Pokémon Sword and Shield

(Redirected from Pokémon Shield)
Sword and Shield redirects here. For the TCG expansion, see Sword & Shield (TCG). For the Pokémon Adventures chapter, see Sword & Shield chapter (Adventures).
Pokémon Sword
ポケットモンスター ソード
Sword EN boxart.png
Pokémon Sword's boxart, featuring Zacian in its Crowned Sword form
Pokémon Shield
ポケットモンスター シールド
Shield EN boxart.png
Pokémon Shield's boxart, featuring Zamazenta in its Crowned Shield form
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Basic info
Platform: Nintendo Switch
Category: RPG
Players: 1-2, 4 players simultaneous
Connectivity: Wireless, Nintendo Switch Online
Developer: Game Freak
Publisher: Nintendo/The Pokémon Company
Part of: Generation VIII core series
Ratings
CERO: A
ESRB: E
ACB: PG
OFLC: PG
PEGI: 7
GRAC: ALL
GSRR: 6+
Release dates
Japan: November 15, 2019
North America: November 15, 2019
Australia: November 15, 2019
Europe: November 15, 2019
South Korea: November 15, 2019
Hong Kong: November 15, 2019
Taiwan: November 15, 2019
Websites
Japanese: Pokémon.co.jp
English: Official site
Pokémon.com
Nintendo.com (Sword)
Nintendo.com (Shield)
Sword JP boxart.png
Pokémon Sword Japanese boxart
Shield JP boxart.png
Pokémon Shield Japanese boxart

Pokémon Sword (Japanese: ポケットモンスター ソード Pocket Monsters Sword) and Pokémon Shield (Japanese: ポケットモンスター シールド Pocket Monsters Shield) are the primary paired versions of Generation VIII. The games were released on the Nintendo Switch worldwide on November 15, 2019 for both retail sale and download. All copies of the game are playable in nine languages: Japanese, English, German, Spanish, French, Italian, Korean, Simplified and Traditional Chinese.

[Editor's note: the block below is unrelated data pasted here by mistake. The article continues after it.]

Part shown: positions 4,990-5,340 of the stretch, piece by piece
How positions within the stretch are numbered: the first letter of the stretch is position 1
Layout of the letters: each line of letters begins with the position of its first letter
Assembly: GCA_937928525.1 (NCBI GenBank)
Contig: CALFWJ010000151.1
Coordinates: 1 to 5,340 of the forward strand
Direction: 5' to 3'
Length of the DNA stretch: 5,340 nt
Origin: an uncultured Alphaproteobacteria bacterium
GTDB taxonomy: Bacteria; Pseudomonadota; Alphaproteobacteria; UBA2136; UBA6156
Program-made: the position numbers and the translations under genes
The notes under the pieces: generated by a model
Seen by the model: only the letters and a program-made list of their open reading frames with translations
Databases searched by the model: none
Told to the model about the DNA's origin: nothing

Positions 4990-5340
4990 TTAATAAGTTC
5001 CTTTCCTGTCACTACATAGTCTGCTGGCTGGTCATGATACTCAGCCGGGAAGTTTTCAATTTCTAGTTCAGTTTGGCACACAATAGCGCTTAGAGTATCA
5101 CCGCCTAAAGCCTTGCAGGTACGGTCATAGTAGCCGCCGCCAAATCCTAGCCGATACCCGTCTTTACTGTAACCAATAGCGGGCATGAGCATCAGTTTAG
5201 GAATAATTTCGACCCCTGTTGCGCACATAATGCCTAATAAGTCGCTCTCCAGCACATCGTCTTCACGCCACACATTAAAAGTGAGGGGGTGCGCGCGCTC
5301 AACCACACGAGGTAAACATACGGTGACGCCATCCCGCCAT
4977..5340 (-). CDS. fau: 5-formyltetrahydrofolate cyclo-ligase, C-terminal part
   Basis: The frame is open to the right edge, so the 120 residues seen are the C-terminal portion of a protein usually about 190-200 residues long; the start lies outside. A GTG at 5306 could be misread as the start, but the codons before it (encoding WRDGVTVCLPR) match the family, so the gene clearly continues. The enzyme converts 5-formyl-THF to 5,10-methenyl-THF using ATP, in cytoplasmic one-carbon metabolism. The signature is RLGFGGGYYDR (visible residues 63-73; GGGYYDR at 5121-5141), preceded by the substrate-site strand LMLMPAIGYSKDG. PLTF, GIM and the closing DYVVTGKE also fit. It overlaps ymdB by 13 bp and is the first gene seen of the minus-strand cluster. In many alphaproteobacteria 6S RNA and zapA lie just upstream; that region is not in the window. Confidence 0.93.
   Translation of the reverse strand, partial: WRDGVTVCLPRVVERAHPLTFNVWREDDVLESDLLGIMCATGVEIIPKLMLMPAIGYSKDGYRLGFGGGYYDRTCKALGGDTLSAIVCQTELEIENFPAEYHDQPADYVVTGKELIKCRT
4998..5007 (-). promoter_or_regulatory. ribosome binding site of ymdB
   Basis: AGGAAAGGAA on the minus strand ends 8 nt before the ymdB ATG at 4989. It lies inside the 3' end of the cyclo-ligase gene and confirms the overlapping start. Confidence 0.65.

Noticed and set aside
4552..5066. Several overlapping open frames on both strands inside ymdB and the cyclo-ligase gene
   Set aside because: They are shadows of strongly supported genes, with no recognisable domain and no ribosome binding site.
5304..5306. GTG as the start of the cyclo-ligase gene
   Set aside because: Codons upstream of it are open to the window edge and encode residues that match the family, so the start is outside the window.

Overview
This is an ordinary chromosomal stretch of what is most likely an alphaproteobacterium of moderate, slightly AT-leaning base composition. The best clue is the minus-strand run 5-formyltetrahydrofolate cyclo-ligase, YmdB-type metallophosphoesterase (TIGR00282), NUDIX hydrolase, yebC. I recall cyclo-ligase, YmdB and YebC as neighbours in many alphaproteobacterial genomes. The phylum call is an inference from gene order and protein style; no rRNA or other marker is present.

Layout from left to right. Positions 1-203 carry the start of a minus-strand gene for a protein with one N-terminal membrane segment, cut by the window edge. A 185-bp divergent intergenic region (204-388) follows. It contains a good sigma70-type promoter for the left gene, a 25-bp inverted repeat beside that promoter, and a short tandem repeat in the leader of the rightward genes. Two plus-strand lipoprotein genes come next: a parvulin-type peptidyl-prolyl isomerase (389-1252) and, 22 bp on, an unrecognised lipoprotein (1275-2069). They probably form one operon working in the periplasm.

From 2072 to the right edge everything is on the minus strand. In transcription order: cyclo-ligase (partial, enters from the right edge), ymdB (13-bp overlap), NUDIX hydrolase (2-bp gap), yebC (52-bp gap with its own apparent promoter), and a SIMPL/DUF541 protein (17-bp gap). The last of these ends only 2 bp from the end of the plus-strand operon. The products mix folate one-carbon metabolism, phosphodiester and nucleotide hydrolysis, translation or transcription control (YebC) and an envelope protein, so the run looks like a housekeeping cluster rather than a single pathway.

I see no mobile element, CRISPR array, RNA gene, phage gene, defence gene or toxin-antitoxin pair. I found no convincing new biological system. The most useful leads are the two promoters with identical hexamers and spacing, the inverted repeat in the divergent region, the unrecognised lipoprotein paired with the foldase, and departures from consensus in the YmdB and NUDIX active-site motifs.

During E3 2017, Tsunekazu Ishihara announced that the next core series titles would be available on the Nintendo Switch, but they were not prepared to release any more information at the time. On May 30, 2018, The Pokémon Company gave a press conference and announced that the new core games would have more traditional gameplay, as opposed to that found in Pokémon: Let's Go, Pikachu! and Let's Go, Eevee!.

The games were formally announced on Pokémon Day, February 27, 2019 at 11 pm JST during a worldwide announcement through Nintendo Direct hosted by Tsunekazu Ishihara, Junichi Masuda, and Shigeru Ohmori. An official trailer was shown, giving information on the region and the starter Pokémon players can choose from.

The Pokémon Sword and Shield Expansion Pass was revealed during a Pokémon Direct on January 9, 2020; it adds two new areas to the game, The Isle of Armor and The Crown Tundra.

Plot

Spoiler warning: this article may contain major plot or ending details.

The player is a young child who lives with their mother in the town of Postwick in the Galar region. One day, the player's friend Hop invites them to meet his big brother Leon, the Champion of the Galar League, so that they both can receive a starter Pokémon from him. After receiving their starters, the player and Hop follow a runaway Wooloo into the Slumbering Weald. Inside the foggy forest, they encounter a mysterious Pokémon that is completely unaffected by moves. They are soon rescued by Leon, and then they set out to receive an endorsement from him so that they can participate in Galar's Gym Challenge. After some convincing by Professor Magnolia, Leon agrees to give both the player and Hop an endorsement. Just then, two Wishing Stars fall out of the sky, and Professor Magnolia converts them into Dynamax Bands for the player and Hop, allowing them to Dynamax their Pokémon. The player and Hop then travel together to Motostoke to attend the Gym Challenge's opening ceremony, where they meet Rose, the president of Macro Cosmos and the chairman of the Galar Pokémon League, as well as a band of hooligans known as Team Yell.

After the opening ceremony, the player sets out to collect the eight Badges required to compete in the Champion Cup tournament from Gym Leaders across the region. Along the way, Professor Magnolia's granddaughter and assistant Sonia tells them about Galar's history and a mysterious event known as the Darkest Day. The player ends up uncovering pieces of the Darkest Day's history during their journey, much to Sonia's pleasure. Eventually, the player manages to successfully collect the eight Badges and travels to Wyndon, where the Champion Cup is held. They win their way through the Champion Cup semifinals, where they defeat Hop and end his dream of surpassing his brother. After confronting Macro Cosmos's vice-president Oleana at Rose Tower, the player participates in the Champion Cup finals and wins their way through it, earning themselves the right to challenge Leon.